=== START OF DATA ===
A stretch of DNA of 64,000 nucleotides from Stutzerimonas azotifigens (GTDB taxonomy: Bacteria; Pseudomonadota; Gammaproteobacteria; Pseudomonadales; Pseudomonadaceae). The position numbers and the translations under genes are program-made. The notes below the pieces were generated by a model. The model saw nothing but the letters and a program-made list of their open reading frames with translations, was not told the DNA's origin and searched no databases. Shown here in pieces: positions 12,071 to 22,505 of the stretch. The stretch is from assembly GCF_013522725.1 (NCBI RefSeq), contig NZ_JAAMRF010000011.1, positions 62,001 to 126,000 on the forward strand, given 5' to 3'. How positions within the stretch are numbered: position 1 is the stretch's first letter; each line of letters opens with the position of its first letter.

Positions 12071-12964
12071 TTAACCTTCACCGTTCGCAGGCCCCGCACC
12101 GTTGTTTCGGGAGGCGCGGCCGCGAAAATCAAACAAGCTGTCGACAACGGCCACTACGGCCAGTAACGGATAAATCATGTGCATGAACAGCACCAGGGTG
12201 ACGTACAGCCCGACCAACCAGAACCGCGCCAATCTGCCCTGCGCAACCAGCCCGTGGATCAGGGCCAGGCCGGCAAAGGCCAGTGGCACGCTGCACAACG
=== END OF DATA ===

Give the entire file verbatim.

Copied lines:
A stretch of DNA of 64,000 nucleotides from Stutzerimonas azotifigens (GTDB taxonomy: Bacteria; Pseudomonadota; Gammaproteobacteria; Pseudomonadales; Pseudomonadaceae). The position numbers and the translations under genes are program-made. The notes below the pieces were generated by a model. The model saw nothing but the letters and a program-made list of their open reading frames with translations, was not told the DNA's origin and searched no databases. Shown here in pieces: positions 12,071 to 22,505 of the stretch. The stretch is from assembly GCF_013522725.1 (NCBI RefSeq), contig NZ_JAAMRF010000011.1, positions 62,001 to 126,000 on the forward strand, given 5' to 3'. How positions within the stretch are numbered: position 1 is the stretch's first letter; each line of letters opens with the position of its first letter.

Positions 12071-12964
12071 TTAACCTTCACCGTTCGCAGGCCCCGCACC
12101 GTTGTTTCGGGAGGCGCGGCCGCGAAAATCAAACAAGCTGTCGACAACGGCCACTACGGCCAGTAACGGATAAATCATGTGCATGAACAGCACCAGGGTG
12201 ACGTACAGCCCGACCAACCAGAACCGCGCCAATCTGCCCTGCGCAACCAGCCCGTGGATCAGGGCCAGGCCGGCAAAGGCCAGTGGCACGCTGCACAACG